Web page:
Posted by PrestoPundit on 07/30/2008

the weak dollar, and Greenspan’s enormous blunder.

Commodities like oil are priced in dollars. So when the dollar
becomes weak, the dollar price of commodities goes up. And when the
greenback is strong, the dollar price of commodities goes down.

In 2004 Alan Greenspan, Chairman of the Federal Reserve, made a
fateful miscalculation. The maestro, as he was then affectionately
called by an adoring media, miscalculated the strength of the U.S.
economy. He thought it weak. He was fearful that prices would collapse
in America as they did in Japan during the 1990s and the early part of
this decade. So to goose the economy, Greenspan created excessive
amounts of money. Interest rates were kept artificially low.

the economy was not weak. In fact, between 2003 and the summer of 2007,
the growth alone of the U.S. economy exceeded the entire size of the
Chinese economy. In other words, we grew the equivalent of the economy
of China in little more than four years.

Yet Greenspan made sure the Fed’s printing presses worked overtime.
Thus for the first time since the 1970s and early 1980s, we are faced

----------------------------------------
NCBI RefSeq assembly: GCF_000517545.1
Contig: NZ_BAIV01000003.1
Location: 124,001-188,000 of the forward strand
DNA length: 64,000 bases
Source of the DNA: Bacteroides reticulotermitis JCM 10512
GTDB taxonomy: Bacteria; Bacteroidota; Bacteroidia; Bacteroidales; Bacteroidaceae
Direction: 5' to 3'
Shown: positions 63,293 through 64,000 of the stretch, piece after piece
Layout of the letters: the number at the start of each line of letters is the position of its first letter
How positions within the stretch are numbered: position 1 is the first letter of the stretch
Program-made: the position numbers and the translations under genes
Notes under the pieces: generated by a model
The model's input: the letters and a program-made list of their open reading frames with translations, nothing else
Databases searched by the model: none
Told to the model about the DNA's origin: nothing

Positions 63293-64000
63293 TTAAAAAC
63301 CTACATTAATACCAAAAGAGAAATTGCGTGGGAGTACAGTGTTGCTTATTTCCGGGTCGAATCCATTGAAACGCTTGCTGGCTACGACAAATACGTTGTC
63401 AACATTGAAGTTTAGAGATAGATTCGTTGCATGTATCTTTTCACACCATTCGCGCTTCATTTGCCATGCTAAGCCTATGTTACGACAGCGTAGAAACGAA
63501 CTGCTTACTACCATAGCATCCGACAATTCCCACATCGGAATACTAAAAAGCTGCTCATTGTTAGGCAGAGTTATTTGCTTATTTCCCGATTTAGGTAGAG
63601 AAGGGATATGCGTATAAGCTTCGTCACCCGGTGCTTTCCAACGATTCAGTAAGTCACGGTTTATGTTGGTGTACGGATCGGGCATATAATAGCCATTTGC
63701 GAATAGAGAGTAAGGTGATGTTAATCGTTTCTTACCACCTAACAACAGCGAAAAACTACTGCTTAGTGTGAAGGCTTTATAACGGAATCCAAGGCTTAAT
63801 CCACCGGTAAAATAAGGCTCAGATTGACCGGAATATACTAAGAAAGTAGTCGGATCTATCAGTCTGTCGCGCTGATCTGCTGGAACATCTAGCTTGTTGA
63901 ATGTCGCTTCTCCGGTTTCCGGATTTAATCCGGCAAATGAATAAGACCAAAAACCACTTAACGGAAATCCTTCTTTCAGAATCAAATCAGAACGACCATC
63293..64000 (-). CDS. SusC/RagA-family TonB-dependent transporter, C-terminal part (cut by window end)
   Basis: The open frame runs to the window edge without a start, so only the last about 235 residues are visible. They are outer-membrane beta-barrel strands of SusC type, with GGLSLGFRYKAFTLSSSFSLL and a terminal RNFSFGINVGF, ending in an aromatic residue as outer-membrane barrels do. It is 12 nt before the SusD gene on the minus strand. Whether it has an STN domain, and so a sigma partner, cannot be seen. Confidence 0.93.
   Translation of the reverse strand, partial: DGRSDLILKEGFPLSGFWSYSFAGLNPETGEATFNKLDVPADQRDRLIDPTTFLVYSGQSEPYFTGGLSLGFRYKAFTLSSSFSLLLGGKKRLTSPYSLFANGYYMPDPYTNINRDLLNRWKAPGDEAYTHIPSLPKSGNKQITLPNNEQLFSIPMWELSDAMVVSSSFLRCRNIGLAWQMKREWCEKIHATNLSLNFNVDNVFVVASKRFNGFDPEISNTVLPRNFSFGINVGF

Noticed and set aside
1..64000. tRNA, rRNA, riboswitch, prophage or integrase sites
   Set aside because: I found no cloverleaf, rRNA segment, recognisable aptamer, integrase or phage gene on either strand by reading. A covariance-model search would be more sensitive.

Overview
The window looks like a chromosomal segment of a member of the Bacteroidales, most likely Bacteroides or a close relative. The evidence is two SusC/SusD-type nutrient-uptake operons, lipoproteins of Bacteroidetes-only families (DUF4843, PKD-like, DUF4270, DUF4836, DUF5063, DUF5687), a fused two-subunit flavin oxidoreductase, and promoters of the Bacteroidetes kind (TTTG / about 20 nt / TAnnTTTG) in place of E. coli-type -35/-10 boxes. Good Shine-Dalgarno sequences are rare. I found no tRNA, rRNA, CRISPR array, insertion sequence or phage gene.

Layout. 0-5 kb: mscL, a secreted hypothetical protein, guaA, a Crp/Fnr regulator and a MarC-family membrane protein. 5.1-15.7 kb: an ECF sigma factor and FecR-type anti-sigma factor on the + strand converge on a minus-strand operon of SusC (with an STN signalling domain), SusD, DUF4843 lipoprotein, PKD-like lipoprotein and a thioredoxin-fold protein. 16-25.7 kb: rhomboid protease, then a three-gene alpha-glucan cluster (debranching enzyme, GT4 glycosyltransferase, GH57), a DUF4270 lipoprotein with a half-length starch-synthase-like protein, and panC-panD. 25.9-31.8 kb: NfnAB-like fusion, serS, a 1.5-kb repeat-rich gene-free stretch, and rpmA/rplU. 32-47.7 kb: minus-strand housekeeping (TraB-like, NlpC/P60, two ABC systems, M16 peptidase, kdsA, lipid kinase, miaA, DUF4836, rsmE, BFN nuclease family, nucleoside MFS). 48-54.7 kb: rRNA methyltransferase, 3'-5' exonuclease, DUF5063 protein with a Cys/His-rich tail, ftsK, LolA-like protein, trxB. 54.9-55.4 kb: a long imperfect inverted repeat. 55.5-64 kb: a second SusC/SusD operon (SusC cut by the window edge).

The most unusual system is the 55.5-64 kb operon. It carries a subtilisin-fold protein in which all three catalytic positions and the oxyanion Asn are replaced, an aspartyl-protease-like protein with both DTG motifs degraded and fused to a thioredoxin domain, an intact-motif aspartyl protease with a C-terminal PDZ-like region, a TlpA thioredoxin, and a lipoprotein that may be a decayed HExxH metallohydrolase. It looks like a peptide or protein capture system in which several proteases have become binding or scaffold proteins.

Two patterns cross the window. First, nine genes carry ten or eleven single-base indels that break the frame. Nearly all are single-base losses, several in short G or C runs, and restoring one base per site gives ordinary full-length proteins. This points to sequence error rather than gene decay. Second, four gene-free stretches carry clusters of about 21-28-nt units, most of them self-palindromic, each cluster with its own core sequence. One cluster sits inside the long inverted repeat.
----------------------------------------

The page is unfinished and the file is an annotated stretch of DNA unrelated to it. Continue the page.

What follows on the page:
with a serious inflation problem. Thanks to Greenspan’s blunder, all
commodities shot up — oil, cooper, lumber, steel, even the price of

While Greenspan begat the inflationary blunder, Ben
Bernanke, the maestro’s successor, perpetuated it. In 2003 the price of
oil was around $25 a barrel. A year ago when the credit crisis hit, oil
was around $70. Then Bernanke ginned up the printing presses again,
this time to deal with the fallout of the busts of sub prime mortgages
and other exotic financial instruments and the threats they posed to
the banking system. The U.S. economy has crawled to a virtual halt
since August 2007 and yet the price of oil has almost doubled. That’s
not supply and demand, that’s classic inflation.


Leave a Reply

Fill in your details below or click an icon to log in: Logo

You are commenting using your account. Log Out /  Change )

Google+ photo

You are commenting using your Google+ account. Log Out /  Change )

Twitter picture

You are commenting using your Twitter account. Log Out /  Change )

Facebook photo

You are commenting using your Facebook account. Log Out /  Change )


Connecting to %s

%d bloggers like this: